The Future of Virtual Participation at AAS Meetings
This post has been prepared by the AAS Board of Trustees in consultation with the AAS Working Group on Accessibility and Disability (WGAD) and the AAS Meetings Task Force (which includes members of WGAD, SGMA, CSWA, the Task Force on Green Astronomy, DPS, SPD, and HEAD). Your feedback and thoughts are welcome and needed, and we ask that you email them to firstname.lastname@example.org. A formal survey is also forthcoming from the Meetings Task Force.
A meeting of the American Astronomical Society (AAS) is a vibrant celebration of cosmic discovery and a space where we catch up with old friends, find allyship and community, and form new collaborations that are the engines of progress in our field. These events are also complex, time-critical, and expensive endeavors, and they have become even more so in the past three years. In response to the global pandemic, the AAS has hosted three fully hybrid regular meetings (AAS 240 in Pasadena, AAS 241 in Seattle, and AAS 242 in Albuquerque) that were designed to allow for any last-minute pivot to a fully online format. Their hybrid design was also intended to make the conferences more inclusive, accessible, and safe by welcoming both in-person and virtual attendees.
However, we now have data demonstrating that, while our current solution for facilitating hybrid participation has worked in some ways, there have also been some critical failures for both remote and in-person attendees. Furthermore, this model is unsustainable in the long term both financially and with respect to AAS meeting team resources. Given these considerations, it’s clear we must make major changes for AAS 243, effectively pausing our ability to host a fully hybrid meeting. Thus, for AAS 243, we will offer an in-person meeting experience with limited virtual options. Meanwhile, with your input and ideas, we will explore more compelling, effective, sustainable, and high-quality alternatives for virtual components for future AAS meetings. The information below highlights why we have taken these steps ahead of the New Orleans meeting, why we ask for your patience and support as we identify other options, and how we are looking to get your input on how best to hold future meetings that best serve the breadth of our community.
Few people actively use the virtual platform, and the experience is poor
Our addition of a virtual participation component was intended to increase meeting accessibility in uncertain times, improve inclusivity (particularly amid rising costs for registration and travel), and drive down environmental impacts. However, the actual number of active virtual participants at the past three hybrid meetings has been extremely low, with an average active virtual participation rate of 1.9% of all meeting registrants across every session for AAS 240, 241, and 242.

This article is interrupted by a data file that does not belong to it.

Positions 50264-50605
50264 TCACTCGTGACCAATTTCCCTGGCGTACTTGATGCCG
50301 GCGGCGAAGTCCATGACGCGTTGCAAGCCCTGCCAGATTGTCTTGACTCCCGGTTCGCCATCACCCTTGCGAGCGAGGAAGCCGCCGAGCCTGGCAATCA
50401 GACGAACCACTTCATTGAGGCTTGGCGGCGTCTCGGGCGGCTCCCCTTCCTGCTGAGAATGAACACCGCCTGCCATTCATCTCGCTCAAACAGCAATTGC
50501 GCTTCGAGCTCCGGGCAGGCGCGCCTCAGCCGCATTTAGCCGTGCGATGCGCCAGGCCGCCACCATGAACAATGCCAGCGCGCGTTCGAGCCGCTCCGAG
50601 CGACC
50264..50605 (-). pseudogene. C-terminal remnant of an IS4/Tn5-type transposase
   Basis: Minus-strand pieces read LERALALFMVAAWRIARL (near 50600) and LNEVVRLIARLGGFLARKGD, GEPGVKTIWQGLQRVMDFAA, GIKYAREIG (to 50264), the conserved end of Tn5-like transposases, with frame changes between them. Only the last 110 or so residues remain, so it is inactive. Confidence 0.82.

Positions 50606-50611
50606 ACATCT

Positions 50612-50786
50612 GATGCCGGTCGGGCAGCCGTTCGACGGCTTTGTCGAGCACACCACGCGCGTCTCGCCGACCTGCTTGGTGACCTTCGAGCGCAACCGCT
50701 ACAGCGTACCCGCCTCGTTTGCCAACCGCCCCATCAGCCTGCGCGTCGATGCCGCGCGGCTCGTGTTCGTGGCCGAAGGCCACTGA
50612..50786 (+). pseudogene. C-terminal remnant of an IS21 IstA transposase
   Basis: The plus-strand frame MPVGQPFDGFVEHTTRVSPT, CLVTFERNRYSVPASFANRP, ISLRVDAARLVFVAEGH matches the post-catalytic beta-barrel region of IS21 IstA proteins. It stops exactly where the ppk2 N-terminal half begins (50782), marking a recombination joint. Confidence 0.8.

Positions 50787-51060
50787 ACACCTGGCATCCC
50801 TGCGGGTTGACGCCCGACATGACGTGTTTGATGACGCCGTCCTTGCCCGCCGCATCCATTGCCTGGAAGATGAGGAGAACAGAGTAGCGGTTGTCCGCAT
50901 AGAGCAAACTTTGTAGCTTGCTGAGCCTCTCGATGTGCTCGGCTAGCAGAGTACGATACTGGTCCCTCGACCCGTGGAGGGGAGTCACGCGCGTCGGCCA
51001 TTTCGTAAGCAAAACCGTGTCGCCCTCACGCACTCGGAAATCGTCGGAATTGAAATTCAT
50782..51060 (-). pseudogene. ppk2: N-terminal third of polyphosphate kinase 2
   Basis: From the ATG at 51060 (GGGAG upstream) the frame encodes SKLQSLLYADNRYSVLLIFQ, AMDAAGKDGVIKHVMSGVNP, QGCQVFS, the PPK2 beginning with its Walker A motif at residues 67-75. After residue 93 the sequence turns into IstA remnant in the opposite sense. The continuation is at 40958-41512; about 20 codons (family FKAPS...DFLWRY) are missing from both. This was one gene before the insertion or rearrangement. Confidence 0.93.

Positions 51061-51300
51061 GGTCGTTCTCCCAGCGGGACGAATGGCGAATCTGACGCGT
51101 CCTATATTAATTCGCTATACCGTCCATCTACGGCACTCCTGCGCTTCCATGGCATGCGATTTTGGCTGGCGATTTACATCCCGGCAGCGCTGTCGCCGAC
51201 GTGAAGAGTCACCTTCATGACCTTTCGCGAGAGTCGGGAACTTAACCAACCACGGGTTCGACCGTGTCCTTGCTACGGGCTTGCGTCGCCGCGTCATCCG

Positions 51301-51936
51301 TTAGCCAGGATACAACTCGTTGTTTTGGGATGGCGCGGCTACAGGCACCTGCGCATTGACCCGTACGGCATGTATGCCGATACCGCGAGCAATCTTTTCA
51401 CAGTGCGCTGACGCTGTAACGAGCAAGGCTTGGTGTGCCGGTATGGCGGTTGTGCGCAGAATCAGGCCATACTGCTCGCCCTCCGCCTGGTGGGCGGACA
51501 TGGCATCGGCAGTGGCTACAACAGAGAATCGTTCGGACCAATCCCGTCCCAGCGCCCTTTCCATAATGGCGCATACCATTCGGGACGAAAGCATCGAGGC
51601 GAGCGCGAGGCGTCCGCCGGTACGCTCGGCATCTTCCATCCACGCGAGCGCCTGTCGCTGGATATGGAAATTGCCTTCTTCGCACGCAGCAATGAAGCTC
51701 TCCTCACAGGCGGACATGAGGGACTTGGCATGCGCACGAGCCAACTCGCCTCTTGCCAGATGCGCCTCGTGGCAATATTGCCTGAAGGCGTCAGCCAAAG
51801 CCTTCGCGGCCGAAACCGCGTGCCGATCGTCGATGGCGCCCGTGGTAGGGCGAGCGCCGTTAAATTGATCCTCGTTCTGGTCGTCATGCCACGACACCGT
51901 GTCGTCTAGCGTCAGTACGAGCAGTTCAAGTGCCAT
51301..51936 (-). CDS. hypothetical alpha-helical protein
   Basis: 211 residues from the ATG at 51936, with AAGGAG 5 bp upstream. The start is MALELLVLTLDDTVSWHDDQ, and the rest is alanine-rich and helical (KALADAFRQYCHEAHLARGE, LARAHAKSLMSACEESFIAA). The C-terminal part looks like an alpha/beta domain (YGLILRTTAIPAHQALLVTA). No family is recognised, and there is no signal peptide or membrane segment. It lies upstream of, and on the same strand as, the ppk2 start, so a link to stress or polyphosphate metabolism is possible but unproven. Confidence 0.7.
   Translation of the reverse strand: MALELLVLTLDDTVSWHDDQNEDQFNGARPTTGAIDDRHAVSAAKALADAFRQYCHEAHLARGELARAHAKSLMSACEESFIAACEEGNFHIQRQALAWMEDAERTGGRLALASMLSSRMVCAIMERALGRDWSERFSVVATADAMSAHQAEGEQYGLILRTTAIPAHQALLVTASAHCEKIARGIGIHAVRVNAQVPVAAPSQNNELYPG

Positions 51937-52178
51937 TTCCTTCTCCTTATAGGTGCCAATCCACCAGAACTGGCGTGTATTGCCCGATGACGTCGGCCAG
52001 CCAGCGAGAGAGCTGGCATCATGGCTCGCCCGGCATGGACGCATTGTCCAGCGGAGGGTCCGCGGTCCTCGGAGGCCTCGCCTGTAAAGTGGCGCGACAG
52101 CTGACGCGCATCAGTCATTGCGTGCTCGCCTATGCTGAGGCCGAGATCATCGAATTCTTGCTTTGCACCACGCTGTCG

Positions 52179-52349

|Total Meeting Registrants
(in person + virtual)
|Virtual registration as a percentage of total meeting registration||13.47%||8.74%||12.21%|
|Average Zoom participant counts as a percentage of total meeting registration||1.70%||1.40%||2.76%|
|Additional vendor cost for fully hybrid participation||$198,000.00||$271,810.00||$171,946.00|
This table presents a summary of this more detailed spreadsheet, which provides a breakdown of virtual participation (including Zoom participant counts) across all sessions of our three hybrid meetings. Note that only ~12% of registrants attend virtually, and only ~20% of those virtual attendees actively engage with the meeting content. Indeed, the Zoom rooms for the majority of AAS sessions sit nearly or completely empty.
Our virtual attendees have also reported an (understandable) feeling of disconnect and lack of community when attending virtually, and many virtual registrants log on only once (usually to present their remote talk). Some virtual attendees have even (unknowingly) given talks to almost completely empty rooms (i.e., no in-person or virtual audience, except for one session chair). The Slack channels for the majority of sessions go largely unused, and the virtual experience for exhibitors is poor, with extremely low engagement. The fully hybrid meeting (as currently we have been able to implement it) also has persistent technical glitches at the interface of the in-person and virtual programs, increasing the training burden on our session chair volunteers, cutting into speakers’ time, shortening the opportunity for questions and discussion, and increasing the need and costs of technical support. Additionally, in-person attendees have also reported problems with the virtual components of the meeting that are distractions and diminish everyone’s meeting experience.